These plants are more likely to come with nutritional values and the sizes your area requires. Exotic plants may feed birds, but they also grow to take over neighboring plants and damage nearby ecosystems.
There is more than a single solution for your garden. Many areas, for example, show widespread loss of insects and natural shelters for birds. Suburban homes often have manicured lawns rather than native plants.
Certain types of birds even rely on humans for birdhouses each year. Planting more natural shrubs to increase wild bird’s habitats promotes a healthier ecosystem.
No matter how large your property, there are options for you to help save wildlife. Search for gardening recommendations for your specific zip code to learn which native vegetation to plant in your garden.
Other Ways to Lure Birds
Plants may also not be the prime choice to lure birds to your garden, depending on where you live. Other opportunities, like avoiding spraying any chemical pesticides and removing non-native plants that already exist, are a considerable start.
Another enormous tool is to provide food and water. Bird feeders and birdbaths are easy to install or make yourself. If you live in the southwest, where water is the primary source that is not widely available, a clean water feature or xeriscaping may be the solution.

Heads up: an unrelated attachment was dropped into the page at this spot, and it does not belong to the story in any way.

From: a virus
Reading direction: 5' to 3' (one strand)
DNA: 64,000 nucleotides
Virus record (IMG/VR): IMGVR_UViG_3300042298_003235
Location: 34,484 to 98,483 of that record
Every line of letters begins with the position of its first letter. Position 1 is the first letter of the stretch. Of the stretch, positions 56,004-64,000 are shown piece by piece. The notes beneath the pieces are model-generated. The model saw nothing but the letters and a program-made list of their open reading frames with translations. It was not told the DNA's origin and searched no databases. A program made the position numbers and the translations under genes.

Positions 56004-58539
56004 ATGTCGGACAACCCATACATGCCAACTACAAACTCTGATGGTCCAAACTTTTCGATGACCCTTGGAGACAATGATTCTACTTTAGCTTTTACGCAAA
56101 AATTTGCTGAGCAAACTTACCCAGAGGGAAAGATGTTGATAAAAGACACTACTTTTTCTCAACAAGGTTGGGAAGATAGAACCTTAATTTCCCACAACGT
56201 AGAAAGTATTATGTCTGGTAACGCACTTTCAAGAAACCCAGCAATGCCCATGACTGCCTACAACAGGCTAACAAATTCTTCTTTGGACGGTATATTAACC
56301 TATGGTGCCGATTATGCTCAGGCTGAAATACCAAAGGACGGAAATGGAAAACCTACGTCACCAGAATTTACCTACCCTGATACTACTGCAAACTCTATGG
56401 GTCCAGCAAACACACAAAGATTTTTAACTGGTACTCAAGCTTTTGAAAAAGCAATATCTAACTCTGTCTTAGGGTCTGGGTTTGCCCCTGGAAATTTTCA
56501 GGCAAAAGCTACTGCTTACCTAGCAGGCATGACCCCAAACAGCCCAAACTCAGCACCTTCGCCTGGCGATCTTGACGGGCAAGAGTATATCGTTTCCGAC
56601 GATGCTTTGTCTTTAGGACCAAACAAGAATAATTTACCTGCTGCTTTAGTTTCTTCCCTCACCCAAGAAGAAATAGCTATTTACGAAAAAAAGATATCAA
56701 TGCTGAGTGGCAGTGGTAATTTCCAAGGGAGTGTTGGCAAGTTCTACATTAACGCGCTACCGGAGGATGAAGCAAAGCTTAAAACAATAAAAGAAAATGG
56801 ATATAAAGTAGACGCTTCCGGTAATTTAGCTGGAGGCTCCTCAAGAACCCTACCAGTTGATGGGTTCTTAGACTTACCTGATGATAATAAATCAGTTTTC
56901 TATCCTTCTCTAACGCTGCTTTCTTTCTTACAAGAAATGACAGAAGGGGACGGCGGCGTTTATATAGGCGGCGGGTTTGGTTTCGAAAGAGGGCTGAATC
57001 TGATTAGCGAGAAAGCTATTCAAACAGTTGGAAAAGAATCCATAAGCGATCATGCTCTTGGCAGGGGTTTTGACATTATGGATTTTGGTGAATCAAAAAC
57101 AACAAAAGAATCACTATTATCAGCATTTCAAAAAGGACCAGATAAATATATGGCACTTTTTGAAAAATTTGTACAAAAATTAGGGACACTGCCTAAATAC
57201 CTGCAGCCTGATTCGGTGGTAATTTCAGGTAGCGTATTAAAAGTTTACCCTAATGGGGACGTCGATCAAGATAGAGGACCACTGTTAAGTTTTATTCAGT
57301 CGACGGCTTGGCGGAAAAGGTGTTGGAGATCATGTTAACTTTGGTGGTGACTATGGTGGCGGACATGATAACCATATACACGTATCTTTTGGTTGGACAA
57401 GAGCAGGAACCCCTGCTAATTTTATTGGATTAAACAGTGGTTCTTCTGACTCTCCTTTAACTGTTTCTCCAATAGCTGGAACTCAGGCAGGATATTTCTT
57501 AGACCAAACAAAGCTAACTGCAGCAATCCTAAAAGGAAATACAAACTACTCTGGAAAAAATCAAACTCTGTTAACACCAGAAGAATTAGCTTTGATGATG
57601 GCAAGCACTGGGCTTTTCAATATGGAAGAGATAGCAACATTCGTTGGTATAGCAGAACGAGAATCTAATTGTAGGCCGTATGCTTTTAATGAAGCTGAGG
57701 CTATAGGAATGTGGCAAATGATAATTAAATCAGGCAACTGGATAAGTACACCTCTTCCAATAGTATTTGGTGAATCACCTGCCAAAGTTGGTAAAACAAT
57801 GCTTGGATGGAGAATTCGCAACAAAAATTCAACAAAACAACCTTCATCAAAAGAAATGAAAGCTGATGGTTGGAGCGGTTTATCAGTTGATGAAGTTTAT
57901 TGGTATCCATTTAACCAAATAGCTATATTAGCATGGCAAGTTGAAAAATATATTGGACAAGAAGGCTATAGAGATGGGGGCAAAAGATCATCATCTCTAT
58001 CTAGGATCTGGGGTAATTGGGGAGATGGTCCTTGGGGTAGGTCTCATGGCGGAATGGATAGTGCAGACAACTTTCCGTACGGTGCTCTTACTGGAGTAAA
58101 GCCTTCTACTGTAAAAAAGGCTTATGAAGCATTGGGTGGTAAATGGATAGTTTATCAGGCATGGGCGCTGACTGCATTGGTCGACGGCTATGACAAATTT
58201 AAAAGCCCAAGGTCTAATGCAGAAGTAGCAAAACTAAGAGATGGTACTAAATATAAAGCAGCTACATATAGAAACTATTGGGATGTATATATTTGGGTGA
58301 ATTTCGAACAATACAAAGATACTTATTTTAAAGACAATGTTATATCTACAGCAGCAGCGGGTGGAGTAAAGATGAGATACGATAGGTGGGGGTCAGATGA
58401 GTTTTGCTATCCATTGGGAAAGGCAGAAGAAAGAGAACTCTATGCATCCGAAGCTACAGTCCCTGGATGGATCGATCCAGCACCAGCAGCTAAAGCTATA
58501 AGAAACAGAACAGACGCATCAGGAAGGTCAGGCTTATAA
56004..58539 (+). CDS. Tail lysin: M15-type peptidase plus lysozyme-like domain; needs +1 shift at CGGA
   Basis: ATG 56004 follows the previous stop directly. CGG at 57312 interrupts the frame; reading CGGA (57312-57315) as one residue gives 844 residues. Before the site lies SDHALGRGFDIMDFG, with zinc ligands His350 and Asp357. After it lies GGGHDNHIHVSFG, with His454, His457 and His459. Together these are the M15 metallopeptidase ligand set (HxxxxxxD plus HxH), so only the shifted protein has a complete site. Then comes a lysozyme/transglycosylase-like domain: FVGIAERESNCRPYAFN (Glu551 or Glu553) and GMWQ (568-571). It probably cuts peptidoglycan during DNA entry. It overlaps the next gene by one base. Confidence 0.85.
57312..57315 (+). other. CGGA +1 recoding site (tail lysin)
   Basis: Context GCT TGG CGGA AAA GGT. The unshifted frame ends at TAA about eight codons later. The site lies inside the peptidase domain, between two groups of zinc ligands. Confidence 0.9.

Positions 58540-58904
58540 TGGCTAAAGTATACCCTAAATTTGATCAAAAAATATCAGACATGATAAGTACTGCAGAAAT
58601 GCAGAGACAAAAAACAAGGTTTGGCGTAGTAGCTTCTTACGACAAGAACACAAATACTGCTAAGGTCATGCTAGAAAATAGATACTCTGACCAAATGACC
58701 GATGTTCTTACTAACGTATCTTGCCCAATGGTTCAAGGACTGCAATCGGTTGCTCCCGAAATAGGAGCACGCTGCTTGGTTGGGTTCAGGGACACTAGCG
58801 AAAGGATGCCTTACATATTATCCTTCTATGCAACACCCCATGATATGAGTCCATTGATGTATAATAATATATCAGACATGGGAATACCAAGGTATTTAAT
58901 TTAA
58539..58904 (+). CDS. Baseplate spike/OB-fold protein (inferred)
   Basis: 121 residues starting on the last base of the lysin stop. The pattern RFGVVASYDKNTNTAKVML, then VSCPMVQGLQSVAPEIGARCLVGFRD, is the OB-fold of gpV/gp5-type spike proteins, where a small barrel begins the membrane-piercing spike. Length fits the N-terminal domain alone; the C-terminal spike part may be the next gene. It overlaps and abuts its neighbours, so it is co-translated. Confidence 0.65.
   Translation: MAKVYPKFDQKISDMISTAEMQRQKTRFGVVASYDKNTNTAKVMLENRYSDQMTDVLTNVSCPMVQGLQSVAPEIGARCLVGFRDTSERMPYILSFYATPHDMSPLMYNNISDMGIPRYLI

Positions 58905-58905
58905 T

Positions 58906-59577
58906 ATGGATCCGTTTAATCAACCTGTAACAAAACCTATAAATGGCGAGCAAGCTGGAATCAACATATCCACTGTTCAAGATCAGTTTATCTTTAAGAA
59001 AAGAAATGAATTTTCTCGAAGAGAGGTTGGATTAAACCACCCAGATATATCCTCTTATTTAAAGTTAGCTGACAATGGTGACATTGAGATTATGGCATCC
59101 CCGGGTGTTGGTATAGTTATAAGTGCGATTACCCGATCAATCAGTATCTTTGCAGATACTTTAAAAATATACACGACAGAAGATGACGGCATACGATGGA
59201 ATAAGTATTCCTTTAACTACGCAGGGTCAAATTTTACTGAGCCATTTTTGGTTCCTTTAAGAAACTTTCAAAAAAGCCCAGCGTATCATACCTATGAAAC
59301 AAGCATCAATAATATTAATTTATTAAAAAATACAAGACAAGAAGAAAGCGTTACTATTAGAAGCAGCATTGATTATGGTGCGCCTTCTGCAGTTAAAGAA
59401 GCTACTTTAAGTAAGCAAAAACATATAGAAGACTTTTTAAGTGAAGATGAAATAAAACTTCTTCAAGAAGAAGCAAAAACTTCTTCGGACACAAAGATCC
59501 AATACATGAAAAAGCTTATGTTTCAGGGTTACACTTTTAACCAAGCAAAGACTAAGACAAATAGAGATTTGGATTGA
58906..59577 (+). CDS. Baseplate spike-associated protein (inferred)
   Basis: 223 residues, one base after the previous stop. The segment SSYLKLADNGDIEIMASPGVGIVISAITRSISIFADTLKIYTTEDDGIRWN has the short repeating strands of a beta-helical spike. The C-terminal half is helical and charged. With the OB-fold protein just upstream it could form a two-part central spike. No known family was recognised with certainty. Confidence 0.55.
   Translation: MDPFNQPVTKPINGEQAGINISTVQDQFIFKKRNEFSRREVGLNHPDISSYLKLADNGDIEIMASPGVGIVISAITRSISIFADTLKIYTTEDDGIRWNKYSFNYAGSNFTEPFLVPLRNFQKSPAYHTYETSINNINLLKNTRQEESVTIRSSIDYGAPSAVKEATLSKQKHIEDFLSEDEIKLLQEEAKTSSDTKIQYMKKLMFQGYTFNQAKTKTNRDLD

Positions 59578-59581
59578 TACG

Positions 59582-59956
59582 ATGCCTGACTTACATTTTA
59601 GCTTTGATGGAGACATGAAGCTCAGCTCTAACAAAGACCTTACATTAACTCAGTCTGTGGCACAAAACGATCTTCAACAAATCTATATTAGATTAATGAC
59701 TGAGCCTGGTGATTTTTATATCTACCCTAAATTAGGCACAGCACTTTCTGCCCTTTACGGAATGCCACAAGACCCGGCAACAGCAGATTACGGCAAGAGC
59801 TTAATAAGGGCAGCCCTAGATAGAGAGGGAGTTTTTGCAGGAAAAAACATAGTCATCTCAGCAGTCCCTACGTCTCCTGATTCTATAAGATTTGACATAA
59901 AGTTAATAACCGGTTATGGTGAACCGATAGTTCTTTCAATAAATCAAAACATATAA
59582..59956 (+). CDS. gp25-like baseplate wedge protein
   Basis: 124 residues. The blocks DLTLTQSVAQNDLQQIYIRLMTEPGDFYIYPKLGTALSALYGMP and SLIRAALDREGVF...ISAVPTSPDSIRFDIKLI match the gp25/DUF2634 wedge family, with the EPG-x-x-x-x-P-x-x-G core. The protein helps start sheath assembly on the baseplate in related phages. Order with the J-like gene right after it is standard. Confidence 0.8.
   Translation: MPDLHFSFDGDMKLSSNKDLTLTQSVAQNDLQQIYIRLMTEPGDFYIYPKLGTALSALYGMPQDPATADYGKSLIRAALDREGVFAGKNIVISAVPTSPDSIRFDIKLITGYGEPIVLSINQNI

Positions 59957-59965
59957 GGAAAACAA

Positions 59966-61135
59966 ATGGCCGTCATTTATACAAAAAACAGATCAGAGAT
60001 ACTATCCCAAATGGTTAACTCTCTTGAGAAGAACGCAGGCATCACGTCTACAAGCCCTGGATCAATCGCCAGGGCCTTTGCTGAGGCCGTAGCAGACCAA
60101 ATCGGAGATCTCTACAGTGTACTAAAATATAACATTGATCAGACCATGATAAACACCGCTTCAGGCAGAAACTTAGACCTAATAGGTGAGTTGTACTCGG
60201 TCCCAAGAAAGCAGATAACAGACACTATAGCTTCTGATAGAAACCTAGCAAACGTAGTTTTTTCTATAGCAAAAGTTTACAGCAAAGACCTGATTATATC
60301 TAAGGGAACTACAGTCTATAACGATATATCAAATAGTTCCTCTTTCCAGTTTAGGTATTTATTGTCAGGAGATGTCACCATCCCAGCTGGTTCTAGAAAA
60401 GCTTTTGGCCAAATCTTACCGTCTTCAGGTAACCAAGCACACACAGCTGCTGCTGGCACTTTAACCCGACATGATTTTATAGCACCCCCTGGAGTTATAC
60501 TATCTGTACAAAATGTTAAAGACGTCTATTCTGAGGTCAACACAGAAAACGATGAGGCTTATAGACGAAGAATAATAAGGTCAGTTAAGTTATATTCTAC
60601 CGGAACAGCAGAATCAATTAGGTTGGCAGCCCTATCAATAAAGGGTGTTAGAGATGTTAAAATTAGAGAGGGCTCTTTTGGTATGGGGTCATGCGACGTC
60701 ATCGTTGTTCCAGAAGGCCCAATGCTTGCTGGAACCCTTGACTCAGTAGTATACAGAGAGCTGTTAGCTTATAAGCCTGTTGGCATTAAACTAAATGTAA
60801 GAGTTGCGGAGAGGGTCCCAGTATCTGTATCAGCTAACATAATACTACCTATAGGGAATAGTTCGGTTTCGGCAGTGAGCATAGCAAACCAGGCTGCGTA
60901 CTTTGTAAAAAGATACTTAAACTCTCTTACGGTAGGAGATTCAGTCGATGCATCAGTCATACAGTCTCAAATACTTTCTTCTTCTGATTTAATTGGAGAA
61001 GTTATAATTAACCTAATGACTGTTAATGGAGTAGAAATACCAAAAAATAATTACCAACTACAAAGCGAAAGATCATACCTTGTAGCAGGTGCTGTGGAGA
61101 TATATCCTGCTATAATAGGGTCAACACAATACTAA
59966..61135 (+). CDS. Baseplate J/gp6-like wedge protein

In these locations, water even works better than plants. Finally, you might add shelter if the plant does not already protect birds. Birdhouses afford shelter from the winter or severe storms, and they suggest that the animals lay their nests and stay awhile.
Gorgeous Shrubs that Attract Birds
Search for the right shrubs that attract birds for your garden, depending on which species are native to your location. Think about the birds near you and what would help them.
Arrowwood Viburnum (Viburnum dentatum)
There are many viburnums for bird habitats. They function as nesting sites for small songbirds, and the shelter keeps the bright-colored berries safe during severe weather. You might see fruit in pink, blue, yellow, red, or even black.
Grow this shrub as forest understory. The flowers and foliage are appealing to the eye, and there are many kinds for each planting zone. Arrowwood Viburnum is beloved by many gardeners for shelter, nesting, and fall fruit.
Elderberry (Sambucus spp.) – Can be Toxic to Humans and Pets